Charged with marking the long-disputed boundaries of the colonies of Maryland and Pennsylvania (including the “Three Lower Counties” of Delaware), English astronomers Charles Mason and Jeremiah Dixon landed in America on November 15, 1763. The following June they traveled to a place on the Delmarva Peninsula which had been previously determined to be mid-way between the Atlantic Ocean and the Chesapeake Bay. Known as the Middle Point, it is now the southwest corner of the State of Delaware. From there they journeyed northward, proceeding with the painstaking task of surveying a line to intersect with a location 12 miles distant from the Town of New Castle. Temporary wooden markers were placed at one-mile intervals. On July 6, 1764, they arrived here, fifteen miles north of their place of beginning. In December 1765 they returned to this area to replace the temporary markers with stones imported from England. At intermediate mile points the stones were marked with the letters P and M on reverse sides. At every five-mile point the stones were engraved with the coats of arms of the Calvert and Penn families, proprietors of the colonies. Mason and Dixon completed their work in January 1768. The boundaries were formally approved in 1775.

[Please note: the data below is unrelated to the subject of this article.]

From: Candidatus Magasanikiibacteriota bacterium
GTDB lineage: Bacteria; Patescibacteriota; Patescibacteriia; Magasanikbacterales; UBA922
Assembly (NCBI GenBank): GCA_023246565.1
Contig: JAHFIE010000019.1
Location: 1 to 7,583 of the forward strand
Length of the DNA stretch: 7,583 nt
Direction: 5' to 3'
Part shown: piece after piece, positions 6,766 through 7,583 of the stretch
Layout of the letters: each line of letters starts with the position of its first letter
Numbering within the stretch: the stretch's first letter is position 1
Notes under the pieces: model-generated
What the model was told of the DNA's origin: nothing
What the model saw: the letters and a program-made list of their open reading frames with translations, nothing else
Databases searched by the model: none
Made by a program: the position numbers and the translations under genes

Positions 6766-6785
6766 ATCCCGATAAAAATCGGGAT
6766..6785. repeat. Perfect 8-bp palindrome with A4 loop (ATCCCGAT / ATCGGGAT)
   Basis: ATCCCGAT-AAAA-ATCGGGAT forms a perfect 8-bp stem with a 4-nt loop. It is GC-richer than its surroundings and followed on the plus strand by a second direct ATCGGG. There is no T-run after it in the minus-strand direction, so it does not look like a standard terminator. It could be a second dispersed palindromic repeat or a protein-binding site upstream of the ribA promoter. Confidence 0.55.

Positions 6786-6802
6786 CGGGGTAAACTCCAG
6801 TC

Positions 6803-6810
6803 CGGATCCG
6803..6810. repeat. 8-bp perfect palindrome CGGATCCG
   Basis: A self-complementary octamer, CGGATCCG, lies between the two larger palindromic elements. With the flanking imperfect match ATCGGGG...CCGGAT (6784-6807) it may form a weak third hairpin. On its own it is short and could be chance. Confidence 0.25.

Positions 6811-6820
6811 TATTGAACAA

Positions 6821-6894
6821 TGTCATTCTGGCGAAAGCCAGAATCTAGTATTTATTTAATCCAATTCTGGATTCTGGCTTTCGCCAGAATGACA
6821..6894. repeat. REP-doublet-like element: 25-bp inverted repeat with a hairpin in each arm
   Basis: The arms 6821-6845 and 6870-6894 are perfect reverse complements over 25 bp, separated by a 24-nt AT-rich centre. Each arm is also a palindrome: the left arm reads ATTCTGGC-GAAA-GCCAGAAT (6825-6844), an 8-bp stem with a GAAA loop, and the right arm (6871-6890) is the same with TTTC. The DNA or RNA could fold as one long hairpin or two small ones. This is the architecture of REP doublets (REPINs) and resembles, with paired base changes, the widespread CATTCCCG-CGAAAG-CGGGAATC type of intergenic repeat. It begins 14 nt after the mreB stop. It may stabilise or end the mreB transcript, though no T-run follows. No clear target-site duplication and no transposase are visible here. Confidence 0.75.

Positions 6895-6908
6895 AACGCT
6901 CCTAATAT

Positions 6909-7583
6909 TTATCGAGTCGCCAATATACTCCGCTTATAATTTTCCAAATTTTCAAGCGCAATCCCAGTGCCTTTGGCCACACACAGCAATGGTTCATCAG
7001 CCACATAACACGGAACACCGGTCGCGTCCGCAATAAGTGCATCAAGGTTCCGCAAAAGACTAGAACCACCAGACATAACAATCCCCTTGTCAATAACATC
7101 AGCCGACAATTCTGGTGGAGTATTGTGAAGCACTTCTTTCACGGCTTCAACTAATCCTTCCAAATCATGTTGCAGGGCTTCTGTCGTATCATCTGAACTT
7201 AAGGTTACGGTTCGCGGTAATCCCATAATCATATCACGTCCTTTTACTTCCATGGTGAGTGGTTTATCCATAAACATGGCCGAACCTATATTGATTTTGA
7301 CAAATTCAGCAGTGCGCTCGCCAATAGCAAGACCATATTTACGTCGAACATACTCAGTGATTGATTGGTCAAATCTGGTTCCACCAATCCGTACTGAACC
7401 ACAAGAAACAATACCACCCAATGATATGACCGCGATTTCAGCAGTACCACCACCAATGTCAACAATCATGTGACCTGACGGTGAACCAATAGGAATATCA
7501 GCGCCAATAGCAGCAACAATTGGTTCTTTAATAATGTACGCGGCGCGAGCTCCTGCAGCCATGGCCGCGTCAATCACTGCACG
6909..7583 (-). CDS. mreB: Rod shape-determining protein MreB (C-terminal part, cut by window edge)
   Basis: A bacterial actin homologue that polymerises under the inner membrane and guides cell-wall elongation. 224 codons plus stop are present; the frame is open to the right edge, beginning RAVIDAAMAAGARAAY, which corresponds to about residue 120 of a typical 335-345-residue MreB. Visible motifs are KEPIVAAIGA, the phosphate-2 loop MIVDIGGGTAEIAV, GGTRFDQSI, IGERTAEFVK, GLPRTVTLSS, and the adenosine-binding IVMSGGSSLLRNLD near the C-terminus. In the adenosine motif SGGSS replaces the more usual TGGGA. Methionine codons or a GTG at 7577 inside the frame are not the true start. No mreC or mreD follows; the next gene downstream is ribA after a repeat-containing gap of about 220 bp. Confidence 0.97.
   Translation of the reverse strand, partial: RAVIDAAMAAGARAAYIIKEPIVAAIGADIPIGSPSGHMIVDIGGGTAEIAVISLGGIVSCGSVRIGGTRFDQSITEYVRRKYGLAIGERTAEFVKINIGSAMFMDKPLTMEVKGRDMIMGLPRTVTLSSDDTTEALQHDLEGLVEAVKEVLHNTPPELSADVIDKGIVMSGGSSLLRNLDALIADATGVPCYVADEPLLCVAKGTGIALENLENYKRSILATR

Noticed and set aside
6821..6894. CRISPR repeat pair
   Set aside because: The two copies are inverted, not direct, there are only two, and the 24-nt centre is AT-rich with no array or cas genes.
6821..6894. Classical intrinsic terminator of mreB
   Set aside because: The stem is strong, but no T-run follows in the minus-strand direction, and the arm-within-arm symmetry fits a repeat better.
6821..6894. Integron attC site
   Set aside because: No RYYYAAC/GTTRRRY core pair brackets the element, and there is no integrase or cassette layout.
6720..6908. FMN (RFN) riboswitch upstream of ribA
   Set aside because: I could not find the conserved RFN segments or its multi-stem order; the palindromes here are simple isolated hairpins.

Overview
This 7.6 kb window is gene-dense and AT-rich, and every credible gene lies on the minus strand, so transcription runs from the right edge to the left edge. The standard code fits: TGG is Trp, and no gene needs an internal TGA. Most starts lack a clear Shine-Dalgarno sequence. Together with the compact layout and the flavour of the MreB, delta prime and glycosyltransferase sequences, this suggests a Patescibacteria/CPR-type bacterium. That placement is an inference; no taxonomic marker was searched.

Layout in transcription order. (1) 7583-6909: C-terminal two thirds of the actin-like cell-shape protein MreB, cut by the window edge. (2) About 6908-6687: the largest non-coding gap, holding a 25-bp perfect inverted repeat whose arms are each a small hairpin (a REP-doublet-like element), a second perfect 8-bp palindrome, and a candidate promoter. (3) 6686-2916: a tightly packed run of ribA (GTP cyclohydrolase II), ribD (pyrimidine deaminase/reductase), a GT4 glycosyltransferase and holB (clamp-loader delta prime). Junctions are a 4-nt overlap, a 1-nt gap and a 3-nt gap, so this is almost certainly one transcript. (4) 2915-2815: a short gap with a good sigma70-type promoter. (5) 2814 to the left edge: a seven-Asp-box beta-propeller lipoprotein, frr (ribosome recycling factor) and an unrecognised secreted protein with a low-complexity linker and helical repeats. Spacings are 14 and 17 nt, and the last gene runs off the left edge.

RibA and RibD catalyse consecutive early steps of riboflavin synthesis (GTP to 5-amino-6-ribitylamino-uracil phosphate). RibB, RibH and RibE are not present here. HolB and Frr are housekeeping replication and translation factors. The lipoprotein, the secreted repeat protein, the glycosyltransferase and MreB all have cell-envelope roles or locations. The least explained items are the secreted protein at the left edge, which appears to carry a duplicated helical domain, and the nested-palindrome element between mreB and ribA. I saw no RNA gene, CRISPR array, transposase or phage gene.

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The Delaware Public Archives operates a historical markers program as part of its mandate. Markers are placed at historically significant locations and sites across the state. For more information on this program, please contact Connor Graham at (302) 744-5019 or via email at connor.graham@state.de.us.

LOCATION: 15 miles north of the southwestern corner of Delaware, and about 4.5 miles west of Seaford